For as long as I’ve had a website, I have resisted using a CMS that takes too much out of my hands. I never wanted to use WordPress. I like Symphony CMS precisely because of how much control it leaves in the developer’s hands. Yet, as I lose interest in coding, I am seriously toying with the idea of giving up that control. At least for now. If I ever have more time in the future want to go back to hacking on my Flask app, I can always do that—data is portable!

So I’ve looked into alternatives. This is fun! I like looking at potential platforms and deciding what they might offer me. I’m largely looking at the Python ecosystem right now, because I really like Python. I know that PHP has a greater diversity of frameworks, but the less I have to worry about managing PHP-based installations, the better.

(If you suggest I look at a Ruby on Rails framework or CMS, I will cut you. It took me long enough to get Sass working, thank you very much.)

I’ve looked at Wagtail, a CMS based on Django. It’s very slick. It has more features out of the box than a framework like Flask, but it still leaves most of the control in the hands of the developer. If I were developing a more complex site, I’d probably go with this. It’s basically as close as I can get to Symphony CMS in Python, in my opinion. Still, it’s too much at the moment—it would take too much time and effort for me to port my features into it.

OK, so what about the opposite end? What about a static site generator, like Pelican? I’m really into Git-based and command-line workflows right now. Why should I have a backend user interface at all? If it’s just me editing this site, why not do everything through Git and text files?

Pelican is seriously tempting for its simplicity. I want to streamline my site, because I have less time to deal with things. But I’m not sure I’m ready to go full static site yet. There are certain dynamic features I’d like to implement, and doing this with Pelican would require either JavaScript widgets (for some things) or plugins and a lot of auto-generated HTML output that makes me feel like I’m perverting Pelican’s purpose.

The actual platform is not the problem. I love developing with Flask. The part that bogs me down right now is designing/developing the backend UI. While I’ve looked into ways of making that easier—i.e., by using a largely pre-made frontend framework like Bootstrap or Foundation—I haven’t found a solution that satisfies me. A lot of the frontend frameworks are too big/cumbersome for my liking, or they impose design or markup decisions on me that I don’t care for.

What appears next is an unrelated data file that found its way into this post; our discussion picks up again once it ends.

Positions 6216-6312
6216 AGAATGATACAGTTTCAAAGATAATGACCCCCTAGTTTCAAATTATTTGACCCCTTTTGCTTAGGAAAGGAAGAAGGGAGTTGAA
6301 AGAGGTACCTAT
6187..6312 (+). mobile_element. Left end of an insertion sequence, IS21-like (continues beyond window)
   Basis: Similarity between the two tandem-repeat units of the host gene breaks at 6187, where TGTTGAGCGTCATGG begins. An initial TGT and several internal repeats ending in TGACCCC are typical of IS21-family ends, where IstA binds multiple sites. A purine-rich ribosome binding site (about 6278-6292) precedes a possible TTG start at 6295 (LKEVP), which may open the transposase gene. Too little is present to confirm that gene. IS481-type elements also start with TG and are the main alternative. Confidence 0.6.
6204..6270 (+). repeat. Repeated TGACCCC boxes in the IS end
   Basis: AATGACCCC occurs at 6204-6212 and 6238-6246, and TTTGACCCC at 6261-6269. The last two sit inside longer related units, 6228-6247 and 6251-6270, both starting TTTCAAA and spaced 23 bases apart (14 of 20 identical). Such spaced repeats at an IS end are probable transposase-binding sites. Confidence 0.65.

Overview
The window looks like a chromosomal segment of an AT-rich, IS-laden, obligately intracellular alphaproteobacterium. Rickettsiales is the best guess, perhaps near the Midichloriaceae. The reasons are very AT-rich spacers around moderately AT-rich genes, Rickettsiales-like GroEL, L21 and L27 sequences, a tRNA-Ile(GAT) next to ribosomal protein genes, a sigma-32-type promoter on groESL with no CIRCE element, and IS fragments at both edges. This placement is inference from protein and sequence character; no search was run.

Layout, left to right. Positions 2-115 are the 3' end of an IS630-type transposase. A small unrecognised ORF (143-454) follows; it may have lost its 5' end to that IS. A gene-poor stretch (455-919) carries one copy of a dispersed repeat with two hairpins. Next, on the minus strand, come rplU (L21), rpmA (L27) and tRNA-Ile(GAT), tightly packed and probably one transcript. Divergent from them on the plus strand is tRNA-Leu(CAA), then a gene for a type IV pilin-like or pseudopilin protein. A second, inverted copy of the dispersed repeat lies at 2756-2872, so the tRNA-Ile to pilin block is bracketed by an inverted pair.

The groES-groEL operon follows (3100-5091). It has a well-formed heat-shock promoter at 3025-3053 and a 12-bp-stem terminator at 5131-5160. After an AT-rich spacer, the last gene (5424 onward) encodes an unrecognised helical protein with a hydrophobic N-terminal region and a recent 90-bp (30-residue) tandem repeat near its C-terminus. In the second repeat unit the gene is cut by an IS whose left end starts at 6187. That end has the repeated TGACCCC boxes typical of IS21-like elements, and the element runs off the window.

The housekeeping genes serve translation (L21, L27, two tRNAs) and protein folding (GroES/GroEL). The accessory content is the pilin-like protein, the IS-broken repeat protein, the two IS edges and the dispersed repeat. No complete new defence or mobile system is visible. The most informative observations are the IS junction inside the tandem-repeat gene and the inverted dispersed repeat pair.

I Shall Not Pass?

So this is my impasse. I don’t like designing UI, but I don’t like giving control over my UI to a framework. I’m stuck.

I’d be content, at least for a while, to simply give up on the notion of a backend UI and work around it somehow. Alternatively, I’d love to find a less painful way to create and manage my backend UI.

But I’m not there yet. This post is mostly to help me put my situation in writing and organize my thoughts. I’d also be interested in any advice or ideas, though. Maybe I’m overthinking it. Maybe I’m lazy. Maybe I’m holding out for a perfect solution (I know there never is one). This is the thing about being an amateur web developer—I have so much unfettered freedom to do things on my own terms, but I don’t necessarily have the time or inclination to use that freedom.

About Me

I’m a 27-year-old math and English teacher back in Canada after two years teaching in England. In my free time, I read books! When I’m not reading, I’m writing, coding, or knitting.

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About this site

I started coding websites, in bad HTML on Geocities, in 2004 in a fit of whimsy. Since then I’ve learned PHP/MySQL, coded my own blog software, and rebuilt this site several times. With the exception of the blog, it’s currently running on the exquisite Symphony CMS. This website is hosted by HawkHost